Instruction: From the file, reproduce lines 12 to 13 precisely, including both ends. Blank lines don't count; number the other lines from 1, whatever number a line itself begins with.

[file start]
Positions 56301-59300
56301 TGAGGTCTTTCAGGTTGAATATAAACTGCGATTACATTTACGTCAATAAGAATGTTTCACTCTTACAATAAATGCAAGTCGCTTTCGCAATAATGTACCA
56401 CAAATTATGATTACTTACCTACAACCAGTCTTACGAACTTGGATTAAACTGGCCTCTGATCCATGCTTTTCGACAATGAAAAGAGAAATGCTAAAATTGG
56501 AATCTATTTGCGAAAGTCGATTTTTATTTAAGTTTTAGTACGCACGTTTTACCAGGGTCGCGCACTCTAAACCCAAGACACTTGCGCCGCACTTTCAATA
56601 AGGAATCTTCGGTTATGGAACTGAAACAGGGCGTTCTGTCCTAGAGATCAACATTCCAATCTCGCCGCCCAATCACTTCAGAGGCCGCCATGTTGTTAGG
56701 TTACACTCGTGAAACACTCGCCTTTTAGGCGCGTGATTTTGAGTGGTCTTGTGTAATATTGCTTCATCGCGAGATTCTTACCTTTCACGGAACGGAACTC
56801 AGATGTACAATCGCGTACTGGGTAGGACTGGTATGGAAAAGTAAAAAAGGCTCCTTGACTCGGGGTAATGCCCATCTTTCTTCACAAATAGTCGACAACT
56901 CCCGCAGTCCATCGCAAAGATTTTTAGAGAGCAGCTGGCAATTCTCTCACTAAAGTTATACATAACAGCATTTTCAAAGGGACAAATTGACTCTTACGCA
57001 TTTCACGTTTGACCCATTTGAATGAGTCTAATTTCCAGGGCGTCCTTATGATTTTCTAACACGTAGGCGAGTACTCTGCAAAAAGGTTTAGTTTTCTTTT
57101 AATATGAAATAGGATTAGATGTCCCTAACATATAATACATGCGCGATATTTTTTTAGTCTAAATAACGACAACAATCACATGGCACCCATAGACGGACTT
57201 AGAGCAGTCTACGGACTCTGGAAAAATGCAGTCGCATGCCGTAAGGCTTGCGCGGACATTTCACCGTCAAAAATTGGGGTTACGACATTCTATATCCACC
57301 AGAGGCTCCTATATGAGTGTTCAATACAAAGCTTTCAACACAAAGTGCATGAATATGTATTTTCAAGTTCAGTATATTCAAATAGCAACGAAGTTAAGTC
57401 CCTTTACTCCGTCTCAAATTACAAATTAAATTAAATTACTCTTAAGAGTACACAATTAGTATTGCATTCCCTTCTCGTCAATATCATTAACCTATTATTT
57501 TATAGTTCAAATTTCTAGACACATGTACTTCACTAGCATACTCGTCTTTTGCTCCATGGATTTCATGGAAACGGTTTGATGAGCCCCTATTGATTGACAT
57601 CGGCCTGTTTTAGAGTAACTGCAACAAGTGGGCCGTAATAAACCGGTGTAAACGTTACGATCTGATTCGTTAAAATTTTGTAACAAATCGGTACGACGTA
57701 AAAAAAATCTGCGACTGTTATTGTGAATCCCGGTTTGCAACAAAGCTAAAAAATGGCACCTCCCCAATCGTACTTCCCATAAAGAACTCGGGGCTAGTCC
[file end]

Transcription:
57301 AGAGGCTCCTATATGAGTGTTCAATACAAAGCTTTCAACACAAAGTGCATGAATATGTATTTTCAAGTTCAGTATATTCAAATAGCAACGAAGTTAAGTC
57401 CCTTTACTCCGTCTCAAATTACAAATTAAATTAAATTACTCTTAAGAGTACACAATTAGTATTGCATTCCCTTCTCGTCAATATCATTAACCTATTATTT